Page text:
Leadership

How do Americans quantify success?

A player of the Czech Republic holds the trophy after beating Russia in the gold medal game at the Ice Hockey World Championships in Cologne May 23, 2010.  REUTERS/Petr Josek  (GERMANY - Tags: SPORT ICE HOCKEY IMAGES OF THE DAY)

This is how America defines and quantifies success and what this means for the average person. Image: REUTERS/Petr Josek (GERMANY - Tags: SPORT ICE HOCKEY IMAGES OF THE DAY)

Jeff Desjardins
Founder and editor, Visual Capitalist
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Leadership

The pursuit of success is a part of our cultural DNA.

Almost everyone wants to be successful – and many see it as the basis of the American Dream, which promises that every person can achieve success and prosperity through hard work, determination, and initiative.

However, despite a drive for obtaining success in our culture, the meaning of success isn’t fixed. It can be different things to different people, and there is no possible way of defining success in a way that is representative of every individual person.

Quantifying success

Although there’s no objective definition of success, there are other ways to arrive at a more impartial meaning.

Today’s infographic from Thermosoft uses data from a survey of 2,000 Americans to show what “making it” means to them – and in the process, it gives us a baseline for what success means to the average person.

Survey respondents were asked what “making it” in America meant to them, and then that was compared to what they have.

A variety of individual factors were measured, and each fell within certain categories that could be important to one’s success, including career, family life, wealth, and travel.

Success, on average

The survey data gives us a view of what success means, on average – and how close people are to “making it”.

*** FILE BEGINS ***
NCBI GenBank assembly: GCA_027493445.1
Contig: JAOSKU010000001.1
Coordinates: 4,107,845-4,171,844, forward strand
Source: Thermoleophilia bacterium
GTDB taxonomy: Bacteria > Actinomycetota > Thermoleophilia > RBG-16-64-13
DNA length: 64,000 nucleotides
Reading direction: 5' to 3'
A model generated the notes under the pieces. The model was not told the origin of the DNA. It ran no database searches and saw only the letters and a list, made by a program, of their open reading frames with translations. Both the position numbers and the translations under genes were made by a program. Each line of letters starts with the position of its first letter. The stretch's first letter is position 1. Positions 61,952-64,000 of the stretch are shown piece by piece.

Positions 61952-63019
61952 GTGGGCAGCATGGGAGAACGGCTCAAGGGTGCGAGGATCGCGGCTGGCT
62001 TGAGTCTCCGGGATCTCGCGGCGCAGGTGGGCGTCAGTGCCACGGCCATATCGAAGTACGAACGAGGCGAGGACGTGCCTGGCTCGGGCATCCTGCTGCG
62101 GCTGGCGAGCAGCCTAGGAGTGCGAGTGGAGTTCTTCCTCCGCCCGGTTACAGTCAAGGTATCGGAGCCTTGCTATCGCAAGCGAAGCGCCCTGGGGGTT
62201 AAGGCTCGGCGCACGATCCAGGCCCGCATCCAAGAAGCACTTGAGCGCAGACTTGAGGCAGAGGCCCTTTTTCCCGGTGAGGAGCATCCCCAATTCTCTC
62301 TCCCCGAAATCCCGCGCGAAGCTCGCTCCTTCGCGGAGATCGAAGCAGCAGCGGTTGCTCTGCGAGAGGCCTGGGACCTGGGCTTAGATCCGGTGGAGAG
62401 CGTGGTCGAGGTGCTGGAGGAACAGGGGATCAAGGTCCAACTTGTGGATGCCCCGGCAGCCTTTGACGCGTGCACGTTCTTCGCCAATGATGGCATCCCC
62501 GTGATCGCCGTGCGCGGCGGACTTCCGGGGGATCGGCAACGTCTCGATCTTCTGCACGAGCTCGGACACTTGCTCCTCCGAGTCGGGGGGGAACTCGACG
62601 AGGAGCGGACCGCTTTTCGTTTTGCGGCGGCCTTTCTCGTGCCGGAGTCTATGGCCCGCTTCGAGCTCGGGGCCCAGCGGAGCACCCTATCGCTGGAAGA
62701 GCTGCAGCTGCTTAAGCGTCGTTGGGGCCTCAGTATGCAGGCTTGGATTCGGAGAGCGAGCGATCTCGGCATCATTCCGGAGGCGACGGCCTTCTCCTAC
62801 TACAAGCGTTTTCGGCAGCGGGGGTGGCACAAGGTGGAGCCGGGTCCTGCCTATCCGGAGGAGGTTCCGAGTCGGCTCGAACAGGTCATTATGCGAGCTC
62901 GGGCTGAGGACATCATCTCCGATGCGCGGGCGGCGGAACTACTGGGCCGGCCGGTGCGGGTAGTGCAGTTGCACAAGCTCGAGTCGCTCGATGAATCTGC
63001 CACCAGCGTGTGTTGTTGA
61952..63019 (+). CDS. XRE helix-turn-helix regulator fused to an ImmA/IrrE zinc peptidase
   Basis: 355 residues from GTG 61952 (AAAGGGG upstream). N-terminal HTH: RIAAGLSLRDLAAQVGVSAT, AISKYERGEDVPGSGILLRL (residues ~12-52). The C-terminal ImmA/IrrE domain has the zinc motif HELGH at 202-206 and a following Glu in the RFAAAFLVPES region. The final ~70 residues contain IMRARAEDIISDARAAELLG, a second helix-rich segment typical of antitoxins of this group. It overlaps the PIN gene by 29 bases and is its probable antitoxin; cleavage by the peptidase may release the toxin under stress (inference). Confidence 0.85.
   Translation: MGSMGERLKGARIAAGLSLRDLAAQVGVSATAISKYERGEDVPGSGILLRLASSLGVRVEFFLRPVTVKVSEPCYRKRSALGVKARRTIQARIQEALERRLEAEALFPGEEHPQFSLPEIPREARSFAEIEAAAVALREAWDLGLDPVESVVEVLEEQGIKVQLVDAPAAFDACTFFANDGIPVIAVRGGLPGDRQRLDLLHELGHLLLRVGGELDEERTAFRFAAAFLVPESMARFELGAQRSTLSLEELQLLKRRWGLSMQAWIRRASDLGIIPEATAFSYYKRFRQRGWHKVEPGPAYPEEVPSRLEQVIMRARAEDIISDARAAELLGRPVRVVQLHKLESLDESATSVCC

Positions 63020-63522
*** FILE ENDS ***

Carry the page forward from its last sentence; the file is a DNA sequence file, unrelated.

Money
Respondents viewed $147,104 of income as “successful”, and this is the area people were furthest away from their ideal.

The average income of respondents was $57,426 – and 67% of respondents said that money was the major missing part of their equation for success.

Work
Respondents viewed 31 hours of work per week, a 10 minute commute, 5.3 weeks of time off, and working more from home as their ideal situation.

However, respondents were a little off on most of these measures, and far off for vacation time. The average person is working 34 hours per week, commuting 17 minutes, taking 2.8 weeks of time off, and working more from the office.

Notably, for 22% of people, a dream job was the missing part of their success equation.

Friends and Family
Respondents viewed marriage and kids, as well as four best friends, as ideal. On average, respondents fell slightly short here, though.

Property
How much would your home and vehicle be worth, if you “made it”? About $461,000 and $41,986 respectively.

Respondents fell short here, with $248,000 and $15,789 values for their home and vehicle.

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What's missing?

Since success is subjective, the sense of what is “missing” varies considerably.

On average, income was the most important missing factor (67%) and a dream job was also a popular response (22%). Relationships and recognition were both 7%, respectively.

Answers also varied by group – for example, millennials were more likely to say their dream job was the missing factor.

While success may never be defined exactly for all people at all times, this is still an interesting amalgamation of the views that people have towards the subject.

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The views expressed in this article are those of the author alone and not the World Economic Forum.

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